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What to Do and Where to Eat in Luang Prabang, Laos

Luang Prabang's morning ritual

Here’s the secret to Luang Prabang, Laos: Early risers and night owls have it best. Tucked into a crook in the Mekong River, the small, time-capsuled UNESCO World Heritage town comes alive in special ways at the unlikeliest of hours.
Luang Prabang's morning ritualDawn: Breakfast Brigade
Just before sunrise each day, the town fills with a color guard of orange and yellow as the hundreds of Buddhist monks who live in Luang Prabang’s many temples snake their way through the streets seeking the alms that will be their food for the day. It’s a beautiful, real and essential part of their lives.
It’s an undeniably beautiful, moving scene, which can make it an irresistible photo opportunity, but we tried to not be the intrusive tourists setting up spotlights and tripods to document the scene. Instead, we tried to participate in an observant way, handing out food alongside the townspeople. No early risers, my boyfriend and I raced behind schedule to procure rice from our hotel kitchen for the monks. As quietly and unobnoxiously as possible, we knelt alongside Laotian people, doling out rice to the men, who ranged in age from young boys to elders. Every so often, we’d see one of our neighbors sneak a candy bar or ramen noodle pack into the boys’ steel bowls. We tried to respectfully capture the Kodak moment, but mostly lost ourselves in the beauty of the procession.
The procession ends in just a few minutes, leaving the townspeople to commence their day.
Vegetable MarketFrom there, wander to the excellent little Joma Cafe to try the buttered, flaky French pastries, which were likely perfected during the country’s time as a French colony. Get them with a hot coffee or try a coffee milkshake. Just outside town, the vegetable market is also at its best in the early morning, with piles of blistering birds-eye chiles, lanky Asian eggplants and plump, magenta mangosteens that burst with tart, finger-staining purple juice.
Luang Prabang Night MarketDusk: To Market
There’s plenty to do by day in Luang Prabang, but don’t blow your energy before sunset. Night holds a few final treasures. Hike to the top of Mount Phousi to watch the sunset. In the short time spent gawking at skies streaked with pink and violet, the town becomes a sprawl of lamp-lit tents for an evening market of textiles, books, purses, carvings and kitsch. We loaded up on lanterns, fabrics and a purse.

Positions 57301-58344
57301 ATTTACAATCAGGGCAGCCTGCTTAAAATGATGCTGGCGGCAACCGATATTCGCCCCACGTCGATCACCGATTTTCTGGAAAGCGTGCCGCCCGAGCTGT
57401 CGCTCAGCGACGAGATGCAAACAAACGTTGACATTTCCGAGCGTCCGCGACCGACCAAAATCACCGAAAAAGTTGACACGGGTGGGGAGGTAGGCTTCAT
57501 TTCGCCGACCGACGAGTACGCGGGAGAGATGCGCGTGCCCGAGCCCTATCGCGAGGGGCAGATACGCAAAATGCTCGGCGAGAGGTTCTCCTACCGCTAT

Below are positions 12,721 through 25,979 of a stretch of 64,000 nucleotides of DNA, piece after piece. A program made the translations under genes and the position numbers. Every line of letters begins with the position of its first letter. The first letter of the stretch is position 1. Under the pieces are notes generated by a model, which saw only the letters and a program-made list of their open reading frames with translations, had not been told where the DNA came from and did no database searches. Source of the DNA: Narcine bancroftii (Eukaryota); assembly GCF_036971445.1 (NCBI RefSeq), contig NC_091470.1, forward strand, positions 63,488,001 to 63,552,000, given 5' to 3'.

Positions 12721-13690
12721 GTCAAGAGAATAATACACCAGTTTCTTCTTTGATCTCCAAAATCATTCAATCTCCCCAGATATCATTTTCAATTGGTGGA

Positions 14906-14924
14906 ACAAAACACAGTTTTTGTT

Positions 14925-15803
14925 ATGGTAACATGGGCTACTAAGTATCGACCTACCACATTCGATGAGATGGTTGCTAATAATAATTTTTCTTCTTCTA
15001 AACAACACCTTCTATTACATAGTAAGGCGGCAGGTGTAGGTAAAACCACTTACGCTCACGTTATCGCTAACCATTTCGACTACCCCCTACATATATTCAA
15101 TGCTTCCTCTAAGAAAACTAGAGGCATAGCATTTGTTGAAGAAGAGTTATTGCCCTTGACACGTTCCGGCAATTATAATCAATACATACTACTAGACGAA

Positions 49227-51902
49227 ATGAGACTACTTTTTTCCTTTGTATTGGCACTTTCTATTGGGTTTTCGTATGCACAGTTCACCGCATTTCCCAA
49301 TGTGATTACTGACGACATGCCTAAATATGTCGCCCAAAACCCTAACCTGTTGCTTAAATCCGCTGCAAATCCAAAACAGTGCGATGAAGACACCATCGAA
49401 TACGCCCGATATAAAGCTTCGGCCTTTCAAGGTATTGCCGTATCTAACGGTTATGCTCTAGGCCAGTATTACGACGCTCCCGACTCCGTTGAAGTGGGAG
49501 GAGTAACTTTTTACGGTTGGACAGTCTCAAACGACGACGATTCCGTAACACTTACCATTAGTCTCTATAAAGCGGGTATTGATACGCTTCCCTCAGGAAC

More importantly, a night food market fires up at dusk, serving the city’s uncanny hybrid of French-Southeast Asian food. The labyrinthine
sprawl unfolds into all nearby alleys, like an unstoppable tidal wave
of edibles. Look for a cart making inexplicably wonderful variations on banh mi sandwiches that incorporate Laughing Cow cheese (another holdout
from the French?). There are tons of grilled finds, including blood sausage,
vinegar-dipped chicken skewers and assorted vegetables. Our choices were approved by a friendly local cat, so we knew we’d done well.
Coconut DivetsThe strangest, most snackable find was nori-like dried river weed, which is culled from the nearby Mekong and sun-dried to make chips dipped into a fermented garlic-chile sauce. End the night market with my favorite find of the entire trip: sweet coconut-milk batter, ladled into sizzling Madeline pans to become hot coconut pudding balls. Pair it all with a Beer Lao.
Night: Sauna Gram
From there, the only place to wind down the night is the town’s Red Cross
sauna. Dirt-cheap and not for profit, the sauna is the fastest way to literally get close to Laotian locals. Unlike the dry, woody saunas of American gyms, this one is barely larger than a stall shower, with benches lining the walls around a sizzling-hot steam-producing bucket in the center of the floor, and no lighting. There’s zero visibility. Men and women retreat to separate facilities, then pack in like warm, wet, slippery sardines (with the ladies slathering themselves in yogurt as a moisturizer). It’s half uncomfortable, half incredible and it made me feel like a cave-dwelling milk maid. Obviously it’s the best end to a day in Luang Prabang.
 
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